I assume it is done that way simply because there is a legal requirement to provide "% daily value" for some ingredients but not all. Presumably the layout of that information has to follow a standard so they cannot include the protein "as prepared" info there but add it as a footnote for the benefit of anyone interested.

    Does anyone pay any attention to any of this information, I wonder...
    Actually, a lot more people than you might expect, at least where I reside. During the last hour of my shift, the store is open and so I have opportunity to observe customers and be of assistance to them. I see an increasing number of people reading the nutritional information on packages before making a choice. I also find a lot of packages on the shelf, side by side, with nutritional information facing instead of the display side. Once again, this tells me that customers have been looking at this information.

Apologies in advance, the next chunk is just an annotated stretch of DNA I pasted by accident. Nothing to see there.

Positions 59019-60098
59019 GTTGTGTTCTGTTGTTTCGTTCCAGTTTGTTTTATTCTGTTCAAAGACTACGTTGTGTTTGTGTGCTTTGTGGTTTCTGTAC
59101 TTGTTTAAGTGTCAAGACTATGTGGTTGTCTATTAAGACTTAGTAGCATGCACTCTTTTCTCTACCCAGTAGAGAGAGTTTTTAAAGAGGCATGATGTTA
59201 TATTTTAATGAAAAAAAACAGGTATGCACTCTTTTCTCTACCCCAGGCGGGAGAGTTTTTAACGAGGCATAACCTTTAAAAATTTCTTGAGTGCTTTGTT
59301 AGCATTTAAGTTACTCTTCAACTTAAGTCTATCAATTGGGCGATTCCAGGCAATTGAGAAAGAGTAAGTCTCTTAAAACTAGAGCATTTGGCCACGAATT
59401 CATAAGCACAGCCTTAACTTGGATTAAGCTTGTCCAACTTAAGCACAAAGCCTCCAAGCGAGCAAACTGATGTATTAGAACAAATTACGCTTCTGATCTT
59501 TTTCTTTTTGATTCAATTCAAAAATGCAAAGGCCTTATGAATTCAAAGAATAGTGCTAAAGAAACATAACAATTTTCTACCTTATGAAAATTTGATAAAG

Several people in my store are very nutrition conscious and the contents of various nutrients and sodium or calories in various products comes up regularly.

    "Have you tried the new dark chocolate coated almonds? 26 calories per almond."
    "No, I haven't, because I'd probably eat the whole bag! Who eats just one chocolate coated almond?"
    "But I'll only give you one..."
    "Then I would immediately need to go and buy a bag for myself!"
    "Understood. My bad..."
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  10. #9